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Young People and the mental health in changing world

Adolescence is the age of change; changes within and around. The youngsters are faced with changing schools, leaving home, and starting at university, many a times faced with changing cities and relationships as well. For many, these are exciting times but these can also be times of stress and apprehension.

Most of the serious mental illness begins by the age of 14, but most cases go unnoticed and untreated. Young adults are at the age when serious mental illnesses can occur and yet they are taught little to nothing about mental health care.

Imagine growing up in the world today. Imagine dealing with child abuse and violence in the home, schools and outside on a regular basis. Young people are spending most of their day on the internet – experiencing cyber-crimes, cyber bullying, and playing violent video games.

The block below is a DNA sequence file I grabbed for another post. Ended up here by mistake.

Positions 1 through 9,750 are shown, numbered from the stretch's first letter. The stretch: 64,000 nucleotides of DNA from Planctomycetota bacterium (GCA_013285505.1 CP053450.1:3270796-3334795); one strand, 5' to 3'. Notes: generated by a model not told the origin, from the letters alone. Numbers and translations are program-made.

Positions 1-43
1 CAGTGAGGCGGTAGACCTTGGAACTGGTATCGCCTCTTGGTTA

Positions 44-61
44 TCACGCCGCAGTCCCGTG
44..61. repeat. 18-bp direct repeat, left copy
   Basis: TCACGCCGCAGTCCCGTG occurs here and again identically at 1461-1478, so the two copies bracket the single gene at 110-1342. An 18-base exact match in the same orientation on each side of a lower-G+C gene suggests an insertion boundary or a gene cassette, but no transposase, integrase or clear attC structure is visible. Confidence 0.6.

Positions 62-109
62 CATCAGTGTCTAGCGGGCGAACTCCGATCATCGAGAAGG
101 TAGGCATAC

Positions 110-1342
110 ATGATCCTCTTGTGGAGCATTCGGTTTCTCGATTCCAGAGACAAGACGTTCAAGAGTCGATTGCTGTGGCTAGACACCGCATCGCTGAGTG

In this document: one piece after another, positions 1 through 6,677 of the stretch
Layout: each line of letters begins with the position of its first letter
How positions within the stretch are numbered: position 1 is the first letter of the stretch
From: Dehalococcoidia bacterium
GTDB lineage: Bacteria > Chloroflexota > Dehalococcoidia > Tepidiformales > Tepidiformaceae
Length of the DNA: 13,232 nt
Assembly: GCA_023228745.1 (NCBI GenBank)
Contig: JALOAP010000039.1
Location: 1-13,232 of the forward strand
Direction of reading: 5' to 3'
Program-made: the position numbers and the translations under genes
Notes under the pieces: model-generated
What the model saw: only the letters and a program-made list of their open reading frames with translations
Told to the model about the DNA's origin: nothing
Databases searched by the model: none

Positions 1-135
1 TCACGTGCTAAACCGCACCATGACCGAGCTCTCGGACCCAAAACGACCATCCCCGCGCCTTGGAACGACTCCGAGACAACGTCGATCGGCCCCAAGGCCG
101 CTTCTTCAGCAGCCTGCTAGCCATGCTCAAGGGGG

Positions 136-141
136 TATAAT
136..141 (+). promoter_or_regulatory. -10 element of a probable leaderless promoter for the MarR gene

Suicide is the second leading cause of death among 15-29-year-olds. Harmful use of alcohol and dangerous drugs among adolescents is a major issue in many countries including ours. Along with risky behaviors, in which young girls and boys engage in, such as self harm and dangerous driving.

Many mental health problems are preventable, but for prevention to work for children, changes need to take place in our schools, from primary level upwards. We know there are many schools that are doing excellent things in this area, often in difficult circumstances, but this needs to keep improving and be consistent in all schools.

Let’s focus on the needs of our young people. Let's take a stand and demand more for the world’s young – our future depends on them!

This Mental Health day let’s bring the attention to the issues that our youth and young adults are facing and begin the conversation around what they need in order to grow up healthy, happy and resilient.

Prevention begins with awareness of, and understanding the early warning signs and symptoms of mental illness. Parents and teachers can help build life skills in children and adolescents to help them cope with everyday challenges at home and at school, with increased emphasis on psychosocial support that needs to be provided in schools and the community settings.

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